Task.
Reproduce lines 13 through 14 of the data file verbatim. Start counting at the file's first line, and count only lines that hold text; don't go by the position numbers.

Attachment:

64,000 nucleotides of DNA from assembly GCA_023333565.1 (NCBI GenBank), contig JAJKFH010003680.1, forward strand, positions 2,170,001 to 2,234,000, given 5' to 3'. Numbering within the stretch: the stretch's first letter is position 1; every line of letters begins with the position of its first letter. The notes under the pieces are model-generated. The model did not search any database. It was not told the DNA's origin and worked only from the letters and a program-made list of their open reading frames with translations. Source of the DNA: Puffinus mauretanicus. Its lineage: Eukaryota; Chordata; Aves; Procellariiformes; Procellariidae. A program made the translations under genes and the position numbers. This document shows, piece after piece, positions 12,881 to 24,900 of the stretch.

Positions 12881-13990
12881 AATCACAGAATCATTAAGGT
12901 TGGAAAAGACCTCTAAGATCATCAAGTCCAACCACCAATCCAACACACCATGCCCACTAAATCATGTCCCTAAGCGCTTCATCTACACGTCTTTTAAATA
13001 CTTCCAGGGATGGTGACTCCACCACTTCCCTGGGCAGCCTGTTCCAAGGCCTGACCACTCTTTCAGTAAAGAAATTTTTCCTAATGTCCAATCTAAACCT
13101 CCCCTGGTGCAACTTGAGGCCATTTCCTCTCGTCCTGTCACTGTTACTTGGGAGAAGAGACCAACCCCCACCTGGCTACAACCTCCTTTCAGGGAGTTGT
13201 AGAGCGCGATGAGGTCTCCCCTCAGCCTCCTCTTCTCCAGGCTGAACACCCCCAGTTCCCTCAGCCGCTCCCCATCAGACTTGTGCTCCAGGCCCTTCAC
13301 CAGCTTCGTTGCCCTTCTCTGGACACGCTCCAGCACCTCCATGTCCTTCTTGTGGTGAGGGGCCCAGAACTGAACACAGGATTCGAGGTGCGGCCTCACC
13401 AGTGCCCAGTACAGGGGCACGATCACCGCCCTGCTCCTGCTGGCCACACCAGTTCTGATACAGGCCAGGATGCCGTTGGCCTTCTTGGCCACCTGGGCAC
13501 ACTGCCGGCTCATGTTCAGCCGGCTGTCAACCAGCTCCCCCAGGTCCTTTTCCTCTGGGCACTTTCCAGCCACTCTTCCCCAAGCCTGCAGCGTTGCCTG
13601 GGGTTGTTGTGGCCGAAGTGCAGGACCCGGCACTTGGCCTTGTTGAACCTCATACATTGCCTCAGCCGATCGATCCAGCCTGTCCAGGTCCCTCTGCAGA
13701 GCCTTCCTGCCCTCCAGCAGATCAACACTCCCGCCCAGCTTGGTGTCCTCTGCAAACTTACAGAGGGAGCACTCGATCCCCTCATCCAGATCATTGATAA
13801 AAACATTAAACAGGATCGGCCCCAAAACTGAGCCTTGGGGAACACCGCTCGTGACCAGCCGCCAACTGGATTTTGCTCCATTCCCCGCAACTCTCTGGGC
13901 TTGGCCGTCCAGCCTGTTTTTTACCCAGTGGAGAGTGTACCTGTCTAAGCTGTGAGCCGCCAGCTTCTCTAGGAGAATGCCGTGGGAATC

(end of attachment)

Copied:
13801 AAACATTAAACAGGATCGGCCCCAAAACTGAGCCTTGGGGAACACCGCTCGTGACCAGCCGCCAACTGGATTTTGCTCCATTCCCCGCAACTCTCTGGGC
13901 TTGGCCGTCCAGCCTGTTTTTTACCCAGTGGAGAGTGTACCTGTCTAAGCTGTGAGCCGCCAGCTTCTCTAGGAGAATGCCGTGGGAATC